Economic system

70% of Americans say the US economic system unfairly favors the powerful

The idea that the US economy is “rigged” to benefit the wealthy and special interests has been a major rallying cry in the presidential election 2016 and is already resurfacing in the race 2020.

This message is likely to resonate with many Americans. Seven in ten American adults say their country’s economic system unfairly favors powerful interests, compared with less than a third who say the system is generally fair for most Americans. Large majorities of Americans also say politicians, big business and wealthy people have too much power and influence in today’s economy.

These findings are part of a larger Pew Research Center survey of economic inequality. The survey reveals, among other things, that most Americans think there is too much inequality in the United States, with the majority of those who share this view saying that major changes to the economic system are needed to combat against inequality.

Across all income groups, Americans tend to agree that the economic system unfairly favors powerful interests. Two-thirds of upper-income adults (66%) say this, as do 69% of middle-income adults and 73% of low-income adults. No more than about a third in each income group say the economic system is generally fair for most Americans.

Economic inequality is increasingly part of the American national political debate. We conducted this study to better understand what Americans think about this issue and how those views differ by partisanship and by key demographic variables – especially income.

For this report, we surveyed 6,878 American adults in September 2019. The report also includes some results from a separate survey conducted in early September. The adults surveyed are members of the Pew Research Center’s American Trends Panel (ATP), an online survey panel recruited by random national sampling of residential addresses. Here are the questions used for this analysis, as well as the answers, and its methodology.

To create the upper, middle and lower income levels used in this report, family incomes were adjusted for differences in purchasing power by geographic region and household size. Respondents were then placed into income brackets using a methodology similar to the Center’s previous work on the American middle class: average income is defined as two-thirds of twice the median annual income of the survey sample . Lower income falls below this range and higher income falls above it. For more information on how the income brackets were created, see the Methodology section of this report.

There is, however, a partisan divide on this issue. Republicans and Republican-leaning independents are evenly split, with half saying the economic system is generally fair and the other half saying it favors powerful interests. Among Democrats and Democrats, the vast majority (86%) say the system unfairly favors powerful interests, while just 12% say the system is fair.

Republican opinions differ significantly by income level. Lower-income Republicans are much less likely than their higher-income GOP counterparts to say the economic system is generally fair (37% vs. 63%).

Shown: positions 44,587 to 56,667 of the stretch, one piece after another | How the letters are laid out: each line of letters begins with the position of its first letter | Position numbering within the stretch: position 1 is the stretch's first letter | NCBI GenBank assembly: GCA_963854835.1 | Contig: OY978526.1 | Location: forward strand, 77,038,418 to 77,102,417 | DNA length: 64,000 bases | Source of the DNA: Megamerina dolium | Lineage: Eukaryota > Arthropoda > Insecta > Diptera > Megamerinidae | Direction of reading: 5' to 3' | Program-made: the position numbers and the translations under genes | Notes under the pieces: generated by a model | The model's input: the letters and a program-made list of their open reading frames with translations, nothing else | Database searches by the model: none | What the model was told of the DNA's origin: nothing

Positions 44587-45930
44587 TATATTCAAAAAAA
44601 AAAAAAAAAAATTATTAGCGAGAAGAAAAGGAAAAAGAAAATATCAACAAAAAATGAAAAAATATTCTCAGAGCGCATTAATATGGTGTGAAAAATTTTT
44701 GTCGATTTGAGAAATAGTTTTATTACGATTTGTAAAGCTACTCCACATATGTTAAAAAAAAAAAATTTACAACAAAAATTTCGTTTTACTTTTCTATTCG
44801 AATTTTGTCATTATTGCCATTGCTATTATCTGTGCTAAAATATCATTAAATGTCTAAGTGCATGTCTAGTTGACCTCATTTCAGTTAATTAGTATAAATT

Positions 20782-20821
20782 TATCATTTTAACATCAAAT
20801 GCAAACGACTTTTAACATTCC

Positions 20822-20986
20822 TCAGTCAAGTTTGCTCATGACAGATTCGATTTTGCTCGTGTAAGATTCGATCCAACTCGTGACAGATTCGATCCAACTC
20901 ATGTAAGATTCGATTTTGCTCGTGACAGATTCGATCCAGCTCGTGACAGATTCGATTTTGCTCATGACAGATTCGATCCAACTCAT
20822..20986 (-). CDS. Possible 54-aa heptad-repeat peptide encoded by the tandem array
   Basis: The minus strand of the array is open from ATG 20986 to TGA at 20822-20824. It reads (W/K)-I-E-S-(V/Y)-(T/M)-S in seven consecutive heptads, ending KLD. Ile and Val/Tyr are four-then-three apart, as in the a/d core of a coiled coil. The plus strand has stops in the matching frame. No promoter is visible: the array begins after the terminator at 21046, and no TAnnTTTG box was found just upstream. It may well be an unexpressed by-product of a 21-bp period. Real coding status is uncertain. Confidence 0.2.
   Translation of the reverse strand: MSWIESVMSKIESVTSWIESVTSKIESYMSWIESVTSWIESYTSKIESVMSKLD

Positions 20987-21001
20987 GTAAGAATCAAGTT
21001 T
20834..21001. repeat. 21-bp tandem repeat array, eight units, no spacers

Among Democrats, large majorities in all three income groups say the economic system unfairly favors powerful interests: 94% of high-income Democrats and 90% of middle-income Democrats say so, as do 79% of low-income Democrats. income.

Across Americans, there is a broad consensus around which groups have too much power in today’s economy. About eight in ten or more adults say politicians (84%), big business (82%) and the wealthy (82%) have too much power and influence. About three-quarters (74%) say health insurance companies have too much power, and the majority say the same of banks and other financial institutions (64%) and tech companies (61%).

High, middle and low income adults largely agree on the degree of influence of these groups. For example, 81% of high-income adults say politicians have too much power and influence, as do 86% of middle-income adults and 82% of low-income adults. And large majorities in all three income groups say big business and wealthy people have too much power and influence.

There is common ground between the parties on this issue. For example, large majorities of Republicans (86%) and Democrats (82%) say politicians have too much power and influence in the economy.

On other groups, supporters differ somewhat. Democrats are more likely than Republicans to say big business, the wealthy and financial institutions have too much power. Republicans, in turn, are much more likely than Democrats to say unions have too much power.

There are also some differences in party coalitions. Low-income Republicans (79%) are more likely than middle-income (68%) and upper-income Republicans (58%) to say wealthy people have too much power in today’s society. A similar trend applies when it comes to opinions about large companies.

Among Democrats, those with higher incomes are more likely than lower-income Democrats to say banks and other financial institutions have too much power (82% vs. 64%).

When it comes to knowing who has too small Power and influence In today’s economy, three groups stand out for Americans: the poor (75% say so), small business (73%) and the middle class (72%). Democrats are much more likely than Republicans to say the poor have too little influence (89% vs. 56%) and to say the middle class has too little influence (76% vs. 67%). Democrats and Republicans are largely in agreement when it comes to small business.

Opinions on the influence of these three groups are fairly consistent across income levels.

Note: See the questions used for this analysis, as well as the answers and its methodology.